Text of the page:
The more you trade on average per month the better the commission rate you get as more business is always good for the brokers, clearers and futures exchanges. Typically, a trader not trading many contracts per month can expect to pay commission in the region of $4-5 per round turn (a buy and a sell – i.e. a completed trade).
Brokers will have different margin requirements for each product you decide to trade.
Futures Charting Platforms
There are many different charting and trading platforms out there that offer a plethora of features to the modern trader. More and more it’s commonplace to see a combination of the two.
- Some are built for functionality
- Some are built for speed
- Some are built for reliability
- Some are built for cost
It’s also important to note that many vendors (software and data) who charge for their products do give a discount for services paid for in advance (normally up to a max of 1 year). But it’s really important that you think very carefully about what exactly it is that you require for your style of trading.
Futures Price Data
The issue that market data providers have is that the greater the amount of data and the higher the accuracy of this data, the higher the overhead on their servers and the greater the bandwidth required to deliver this data is. So you tend to get two different types of data.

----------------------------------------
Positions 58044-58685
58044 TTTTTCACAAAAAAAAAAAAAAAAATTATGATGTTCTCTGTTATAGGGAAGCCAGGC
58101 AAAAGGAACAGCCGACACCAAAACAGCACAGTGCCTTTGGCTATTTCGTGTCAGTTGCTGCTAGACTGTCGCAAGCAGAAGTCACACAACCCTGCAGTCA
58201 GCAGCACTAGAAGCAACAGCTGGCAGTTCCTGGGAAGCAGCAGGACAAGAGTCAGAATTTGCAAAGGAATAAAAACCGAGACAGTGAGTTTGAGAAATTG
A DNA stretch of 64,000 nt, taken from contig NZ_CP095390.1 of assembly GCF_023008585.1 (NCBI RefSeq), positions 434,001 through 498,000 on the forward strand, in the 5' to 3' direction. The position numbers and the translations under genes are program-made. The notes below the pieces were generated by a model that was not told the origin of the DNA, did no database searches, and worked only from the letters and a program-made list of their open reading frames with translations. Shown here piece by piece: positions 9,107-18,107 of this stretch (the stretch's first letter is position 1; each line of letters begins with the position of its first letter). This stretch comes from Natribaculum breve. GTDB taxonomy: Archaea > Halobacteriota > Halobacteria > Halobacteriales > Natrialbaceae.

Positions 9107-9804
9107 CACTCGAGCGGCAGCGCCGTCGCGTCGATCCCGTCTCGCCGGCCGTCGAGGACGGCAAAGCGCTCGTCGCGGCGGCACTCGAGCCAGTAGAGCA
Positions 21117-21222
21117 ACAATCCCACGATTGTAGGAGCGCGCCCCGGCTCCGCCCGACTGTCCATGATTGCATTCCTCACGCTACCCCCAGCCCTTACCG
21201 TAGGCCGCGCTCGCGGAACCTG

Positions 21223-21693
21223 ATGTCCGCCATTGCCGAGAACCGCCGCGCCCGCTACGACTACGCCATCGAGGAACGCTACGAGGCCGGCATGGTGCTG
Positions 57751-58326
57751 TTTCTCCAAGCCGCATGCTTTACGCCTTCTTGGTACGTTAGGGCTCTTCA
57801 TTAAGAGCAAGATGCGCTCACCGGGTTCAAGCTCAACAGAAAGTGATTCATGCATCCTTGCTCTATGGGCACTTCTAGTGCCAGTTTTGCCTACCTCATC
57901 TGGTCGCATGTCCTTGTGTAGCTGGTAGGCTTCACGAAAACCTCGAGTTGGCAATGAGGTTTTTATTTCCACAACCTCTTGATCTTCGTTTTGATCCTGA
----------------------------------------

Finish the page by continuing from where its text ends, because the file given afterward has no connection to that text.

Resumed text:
- The first is typically a “broker feed” which is the data your broker provides in order for you to trade. This can often be filtered (meaning you won’t actually see every trade) as the most important factor is that it keeps up with live prices. It typically won’t provide you with much historical data and often won’t be especially accurate (although in some cases these feeds are dramatically improving).
- The second type is a pure data vendor. These types of data feed tend to give you much more historical data and be more accurate (although this is variable in extent).
Your charting platform must support your chosen feed whichever way you go and you must have a feed with order routing if you intend to trade through it
Trading Computer and Internet